Do you really need to break a sweat to be fit? And just what is fitness, anyway?
Trying to define what fitness is and how to best achieve it is maddeningly elusive, not least of all because people casually lump “health and fitness” into a single concept.
Written by Anne M. Russel, Illustrations by Christine Georgiades
You’re standing in line, sweaty and red-faced, waiting for your post-run latte when you notice Ms. Perfect Yogini. Her high ponytail is smooth and neat, her Lululemon garb free of sweat stains, her body lithe and trim.
“Yeah, sure she looks good,” you think, “but I’m way fitter. I just ran 5 miles.”
Well, maybe not. Trying to define what fitness is and how to best achieve it is maddeningly elusive, not least of all because people casually lump “health and fitness” into a single concept.
The federal government’s Office of Disease Prevention and Health Promotion tries to keep it simple: The most recent guidelines (from 2008) indicate that 2 hours and 30 minutes
a week of moderate-intensity aerobic activity, such as brisk walking, consistently reduces the risk of many chronic diseases and other adverse health outcomes.
That means that you and Miss Yogini are pretty much tied on the baseline health benefits, provided that she’s practicing some kind of yoga that elevates the heart rate. Sweating is optional.
But what about just fitness by itself, which sports physiologists define as having skills like balance, coordination, flexibility, endurance, speed and strength? Neither you nor the yogini are going to win that face-off if you’re single-sport athletes. Chances are, she will beat you on balance and flexibility, but you will win at endurance and speed. Strength is a toss-up.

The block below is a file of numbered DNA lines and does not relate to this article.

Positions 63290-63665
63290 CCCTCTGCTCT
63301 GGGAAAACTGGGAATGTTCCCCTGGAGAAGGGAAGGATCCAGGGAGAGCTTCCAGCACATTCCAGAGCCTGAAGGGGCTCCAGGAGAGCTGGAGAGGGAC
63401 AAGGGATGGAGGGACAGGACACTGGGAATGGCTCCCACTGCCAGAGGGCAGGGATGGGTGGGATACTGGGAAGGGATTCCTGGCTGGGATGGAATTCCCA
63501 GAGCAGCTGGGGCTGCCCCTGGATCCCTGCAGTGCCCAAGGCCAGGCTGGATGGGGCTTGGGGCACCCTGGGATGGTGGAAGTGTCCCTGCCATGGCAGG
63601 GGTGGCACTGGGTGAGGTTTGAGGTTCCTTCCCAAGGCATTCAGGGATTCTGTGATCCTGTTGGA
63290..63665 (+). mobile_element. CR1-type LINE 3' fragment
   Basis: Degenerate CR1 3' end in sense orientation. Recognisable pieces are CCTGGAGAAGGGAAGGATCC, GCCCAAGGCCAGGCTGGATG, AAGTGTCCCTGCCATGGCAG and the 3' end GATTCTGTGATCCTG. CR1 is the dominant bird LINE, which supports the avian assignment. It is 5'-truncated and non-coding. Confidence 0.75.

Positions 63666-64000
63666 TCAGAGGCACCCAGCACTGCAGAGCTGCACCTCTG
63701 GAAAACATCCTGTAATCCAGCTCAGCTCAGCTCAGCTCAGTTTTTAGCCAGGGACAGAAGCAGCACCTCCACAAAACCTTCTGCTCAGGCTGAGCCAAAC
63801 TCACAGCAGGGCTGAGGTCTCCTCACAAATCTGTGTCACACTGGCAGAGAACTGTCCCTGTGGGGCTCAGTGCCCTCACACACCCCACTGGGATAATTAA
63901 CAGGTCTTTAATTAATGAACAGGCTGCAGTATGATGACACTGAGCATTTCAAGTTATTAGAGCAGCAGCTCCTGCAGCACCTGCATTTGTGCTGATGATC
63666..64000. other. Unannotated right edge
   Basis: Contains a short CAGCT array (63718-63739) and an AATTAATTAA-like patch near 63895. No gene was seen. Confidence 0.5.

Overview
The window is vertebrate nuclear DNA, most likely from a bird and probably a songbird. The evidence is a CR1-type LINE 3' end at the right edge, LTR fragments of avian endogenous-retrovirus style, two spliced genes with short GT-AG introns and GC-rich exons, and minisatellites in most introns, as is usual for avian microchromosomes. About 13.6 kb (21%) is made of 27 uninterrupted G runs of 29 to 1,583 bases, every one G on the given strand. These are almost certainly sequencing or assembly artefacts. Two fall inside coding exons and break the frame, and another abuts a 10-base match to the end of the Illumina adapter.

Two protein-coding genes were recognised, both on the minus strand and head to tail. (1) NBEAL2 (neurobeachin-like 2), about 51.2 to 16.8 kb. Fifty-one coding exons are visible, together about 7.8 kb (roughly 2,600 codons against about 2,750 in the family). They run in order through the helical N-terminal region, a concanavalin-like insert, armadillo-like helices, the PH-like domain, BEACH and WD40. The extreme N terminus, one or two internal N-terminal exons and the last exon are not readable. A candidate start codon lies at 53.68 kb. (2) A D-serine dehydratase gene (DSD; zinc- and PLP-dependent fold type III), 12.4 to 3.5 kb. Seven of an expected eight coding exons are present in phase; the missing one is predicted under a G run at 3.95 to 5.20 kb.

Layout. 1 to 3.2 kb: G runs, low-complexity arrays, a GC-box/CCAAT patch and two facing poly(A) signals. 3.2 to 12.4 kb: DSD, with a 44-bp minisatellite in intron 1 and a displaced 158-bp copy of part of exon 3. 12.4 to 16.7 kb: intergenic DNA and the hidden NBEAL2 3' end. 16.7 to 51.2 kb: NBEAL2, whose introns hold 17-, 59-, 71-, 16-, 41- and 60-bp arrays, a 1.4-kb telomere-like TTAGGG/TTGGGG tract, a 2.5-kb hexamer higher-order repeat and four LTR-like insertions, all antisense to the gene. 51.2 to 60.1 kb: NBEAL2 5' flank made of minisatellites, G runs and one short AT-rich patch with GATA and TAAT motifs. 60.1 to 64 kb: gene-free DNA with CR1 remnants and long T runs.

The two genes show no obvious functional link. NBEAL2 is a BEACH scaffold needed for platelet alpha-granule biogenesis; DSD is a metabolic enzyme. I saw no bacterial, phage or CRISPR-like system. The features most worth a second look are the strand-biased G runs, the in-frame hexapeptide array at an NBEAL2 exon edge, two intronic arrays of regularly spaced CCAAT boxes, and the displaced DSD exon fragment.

Cardiac electrophysiologist John Mandrola is an avid cyclist and chief cardiology correspondent for medscape.com. “If a person’s goal is to live as long as possible and they don’t smoke, maintain a normal body weight, have good social support and are sleeping well, I’m not sure how much peak fitness matters. The added benefit to doing more than ‘normal’ amounts of exercise is probably small,” he observes.
Dr. Mandrola, who is also the author of a new book about the dangers of over exercise for endurance athletes, called The Haywire Heart, does recommend staying fit so that you can enjoy a more active old age. “I would definitely counsel people to do multiple activities,” he says. “Mix cycling and yoga or swimming and running. You want to have both functional fitness—being able to put your socks on while standing up—and aerobic fitness.”
In fact, the real winner is the one who cultivates the highest degree of functional fitness. Nancy Radding, fitness director at the Oaks at Ojai, sums it up as, “People who are the most fit are those who have the energy, coordination and strength to do what they want to do.”
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